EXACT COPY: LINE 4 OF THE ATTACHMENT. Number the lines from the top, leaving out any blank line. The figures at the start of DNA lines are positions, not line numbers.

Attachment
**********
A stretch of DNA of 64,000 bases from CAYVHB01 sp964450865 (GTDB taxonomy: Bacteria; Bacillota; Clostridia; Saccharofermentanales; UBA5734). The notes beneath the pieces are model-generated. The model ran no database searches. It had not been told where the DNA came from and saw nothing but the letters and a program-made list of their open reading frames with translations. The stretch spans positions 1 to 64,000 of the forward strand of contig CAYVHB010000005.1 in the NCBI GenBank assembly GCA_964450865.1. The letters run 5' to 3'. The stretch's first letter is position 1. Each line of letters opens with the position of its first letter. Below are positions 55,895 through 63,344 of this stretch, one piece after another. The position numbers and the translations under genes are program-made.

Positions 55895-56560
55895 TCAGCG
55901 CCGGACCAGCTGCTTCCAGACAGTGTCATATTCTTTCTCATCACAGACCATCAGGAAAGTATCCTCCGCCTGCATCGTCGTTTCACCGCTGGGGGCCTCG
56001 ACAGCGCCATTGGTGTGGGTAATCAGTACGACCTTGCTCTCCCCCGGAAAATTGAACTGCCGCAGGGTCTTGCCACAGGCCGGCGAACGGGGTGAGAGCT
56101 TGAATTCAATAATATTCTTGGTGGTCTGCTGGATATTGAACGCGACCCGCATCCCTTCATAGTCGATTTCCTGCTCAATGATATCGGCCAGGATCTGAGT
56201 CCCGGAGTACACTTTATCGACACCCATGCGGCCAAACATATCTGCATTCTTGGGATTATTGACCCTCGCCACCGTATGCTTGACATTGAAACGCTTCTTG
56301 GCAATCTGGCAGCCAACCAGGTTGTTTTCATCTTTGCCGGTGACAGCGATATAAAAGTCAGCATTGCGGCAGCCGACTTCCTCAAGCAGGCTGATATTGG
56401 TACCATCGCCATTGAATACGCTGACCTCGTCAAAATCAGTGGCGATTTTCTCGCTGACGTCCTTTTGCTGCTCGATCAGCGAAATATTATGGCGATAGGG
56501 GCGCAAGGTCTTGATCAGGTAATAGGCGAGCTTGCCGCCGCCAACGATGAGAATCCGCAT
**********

55901 CCGGACCAGCTGCTTCCAGACAGTGTCATATTCTTTCTCATCACAGACCATCAGGAAAGTATCCTCCGCCTGCATCGTCGTTTCACCGCTGGGGGCCTCG